The curator in this case was Leticia Chambers who I think we can fairly say has become a friend in the past year or so since we met her at an event at her house held to introduce the New Mexico Film Foundation to a wider public.

Leticia is from Oklahoma and believes she is of Cherokee descent though she is not a citizen of the Cherokee Nation. Her interest in Native American art goes way back to her childhood when her family visited Taos for the first time, and she spent the small allowance she had on a pot created by a Taoseno. She's been collecting, she said, ever since. She claimed, modestly, that she doesn't have a very large collection, but having seen it myself, I'd say she has one of the most important collections of Native American contemporary art in private hands in Santa Fe -- and perhaps in the nation. It is nothing short of amazing. I think a word I used when I saw it was "breathtaking."

When she and Ms Ché met that evening, they seemed to bond almost immediately, as if they were long-lost sisters or cousins (which they might be, who knows!) and they've remained bonded ever since though they're not in particularly constant or close contact.

Yesterday at breakfast and afterwards we heard Leticia explain about the sculptures and the sculptors she chose for the Museum's exhibit of monumental pieces by Native women about Native women. It was remarkable and very moving. We'd seen the exhibit before, but not in this way, not as intimately, not as fully elucidated, not as touchingly personal. The works are remarkable for themselves but the stories behind them -- how and why they came to be, and who created them -- added depth and dimension that otherwise we wouldn't have known. Leticia happens to be an excellent story-teller to boot, so the morning was extraordinary. Ms Ché became overcome with emotion at one point and Native staff members recognized what had happened immediately and offered her their comfort and understanding -- because it had happened to them, too.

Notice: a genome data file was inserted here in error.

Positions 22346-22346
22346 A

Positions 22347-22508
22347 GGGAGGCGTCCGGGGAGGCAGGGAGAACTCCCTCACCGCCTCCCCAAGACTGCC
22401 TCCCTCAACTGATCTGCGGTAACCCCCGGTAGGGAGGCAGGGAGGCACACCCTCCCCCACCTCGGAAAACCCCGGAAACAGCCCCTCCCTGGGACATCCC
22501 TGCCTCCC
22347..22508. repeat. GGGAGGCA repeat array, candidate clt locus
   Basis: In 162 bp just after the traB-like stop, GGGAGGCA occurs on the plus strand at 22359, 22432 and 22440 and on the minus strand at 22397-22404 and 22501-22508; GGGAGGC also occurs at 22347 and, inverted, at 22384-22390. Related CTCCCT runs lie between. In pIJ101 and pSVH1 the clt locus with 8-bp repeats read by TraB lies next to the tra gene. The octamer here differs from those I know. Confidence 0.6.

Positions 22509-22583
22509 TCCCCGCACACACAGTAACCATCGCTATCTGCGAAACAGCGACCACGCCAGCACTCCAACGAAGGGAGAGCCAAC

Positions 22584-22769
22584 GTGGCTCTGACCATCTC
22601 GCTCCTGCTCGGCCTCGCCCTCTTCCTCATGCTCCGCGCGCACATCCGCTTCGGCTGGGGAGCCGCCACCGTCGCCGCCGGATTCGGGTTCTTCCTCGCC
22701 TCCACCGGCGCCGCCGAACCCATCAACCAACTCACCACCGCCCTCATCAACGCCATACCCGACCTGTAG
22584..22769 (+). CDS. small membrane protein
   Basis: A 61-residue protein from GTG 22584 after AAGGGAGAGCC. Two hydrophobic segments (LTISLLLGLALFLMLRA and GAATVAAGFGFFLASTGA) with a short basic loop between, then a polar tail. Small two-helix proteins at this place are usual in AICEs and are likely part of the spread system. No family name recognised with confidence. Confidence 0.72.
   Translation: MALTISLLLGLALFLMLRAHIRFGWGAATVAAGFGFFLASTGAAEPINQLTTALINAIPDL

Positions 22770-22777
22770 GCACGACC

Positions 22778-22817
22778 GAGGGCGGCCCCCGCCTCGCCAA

Leticia herself knew and saw and empathized with Ms Ché and said she often found herself choked up when she contemplated the works and the women who made them. Indeed.

We left the museum a little after ten and went to Santa Fe's Railyard district to attend the Indigenous Fine Arts Market, the rebel-alternative to the immense SWAIA Indian Market in Santa Fe's historic plaza and surrounding areas. We went to the SWAIA market once and I doubt we'll return simply because it is too big. The IFAM market is smaller, more intimate, more comprehensible in fact, and I think it's fair to say it's edgier with a more contemporary feel on the one hand, and a wider variety of Native arts and artists on the other.

We were delighted to see so many artists from the East, from the Northwest and Alaska, and from Oklahoma. While the SWIA market does include artists from these areas, Pueblo and Navajo artists predominate to such an extent it can be difficult to locate the "others." At IFAM, it was not a problem. Though there were many top-notch artists from Navajo and Pueblo areas, there were also many from other areas mixed among them, which helped make for some very interesting/exciting juxtapositions.